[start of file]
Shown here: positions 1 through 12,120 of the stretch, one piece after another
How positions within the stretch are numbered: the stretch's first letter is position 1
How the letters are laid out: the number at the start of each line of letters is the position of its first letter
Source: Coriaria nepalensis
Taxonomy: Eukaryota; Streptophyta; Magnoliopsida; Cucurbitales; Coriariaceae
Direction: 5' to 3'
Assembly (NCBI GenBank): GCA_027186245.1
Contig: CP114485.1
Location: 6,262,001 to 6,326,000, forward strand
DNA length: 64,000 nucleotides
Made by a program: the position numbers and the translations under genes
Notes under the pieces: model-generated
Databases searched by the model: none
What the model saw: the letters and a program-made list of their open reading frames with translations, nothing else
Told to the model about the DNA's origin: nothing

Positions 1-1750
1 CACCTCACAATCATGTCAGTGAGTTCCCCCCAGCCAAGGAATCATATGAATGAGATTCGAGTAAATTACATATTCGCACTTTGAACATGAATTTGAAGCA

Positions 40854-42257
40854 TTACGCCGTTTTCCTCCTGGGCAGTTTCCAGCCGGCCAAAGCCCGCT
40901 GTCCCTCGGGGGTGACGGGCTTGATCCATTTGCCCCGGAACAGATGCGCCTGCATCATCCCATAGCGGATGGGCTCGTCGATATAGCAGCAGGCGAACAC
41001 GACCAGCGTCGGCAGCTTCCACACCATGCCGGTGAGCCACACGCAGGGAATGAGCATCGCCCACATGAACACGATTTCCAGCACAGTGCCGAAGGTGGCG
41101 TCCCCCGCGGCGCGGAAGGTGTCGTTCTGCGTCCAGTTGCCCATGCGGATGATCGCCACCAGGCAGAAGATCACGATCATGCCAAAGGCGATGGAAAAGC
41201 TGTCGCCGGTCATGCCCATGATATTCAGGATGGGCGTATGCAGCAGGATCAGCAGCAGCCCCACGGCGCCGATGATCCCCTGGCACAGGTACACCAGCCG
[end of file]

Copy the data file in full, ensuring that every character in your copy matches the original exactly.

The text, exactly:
Shown here: positions 1 through 12,120 of the stretch, one piece after another
How positions within the stretch are numbered: the stretch's first letter is position 1
How the letters are laid out: the number at the start of each line of letters is the position of its first letter
Source: Coriaria nepalensis
Taxonomy: Eukaryota; Streptophyta; Magnoliopsida; Cucurbitales; Coriariaceae
Direction: 5' to 3'
Assembly (NCBI GenBank): GCA_027186245.1
Contig: CP114485.1
Location: 6,262,001 to 6,326,000, forward strand
DNA length: 64,000 nucleotides
Made by a program: the position numbers and the translations under genes
Notes under the pieces: model-generated
Databases searched by the model: none
What the model saw: the letters and a program-made list of their open reading frames with translations, nothing else
Told to the model about the DNA's origin: nothing

Positions 1-1750
1 CACCTCACAATCATGTCAGTGAGTTCCCCCCAGCCAAGGAATCATATGAATGAGATTCGAGTAAATTACATATTCGCACTTTGAACATGAATTTGAAGCA

Positions 40854-42257
40854 TTACGCCGTTTTCCTCCTGGGCAGTTTCCAGCCGGCCAAAGCCCGCT
40901 GTCCCTCGGGGGTGACGGGCTTGATCCATTTGCCCCGGAACAGATGCGCCTGCATCATCCCATAGCGGATGGGCTCGTCGATATAGCAGCAGGCGAACAC
41001 GACCAGCGTCGGCAGCTTCCACACCATGCCGGTGAGCCACACGCAGGGAATGAGCATCGCCCACATGAACACGATTTCCAGCACAGTGCCGAAGGTGGCG
41101 TCCCCCGCGGCGCGGAAGGTGTCGTTCTGCGTCCAGTTGCCCATGCGGATGATCGCCACCAGGCAGAAGATCACGATCATGCCAAAGGCGATGGAAAAGC
41201 TGTCGCCGGTCATGCCCATGATATTCAGGATGGGCGTATGCAGCAGGATCAGCAGCAGCCCCACGGCGCCGATGATCCCCTGGCACAGGTACACCAGCCG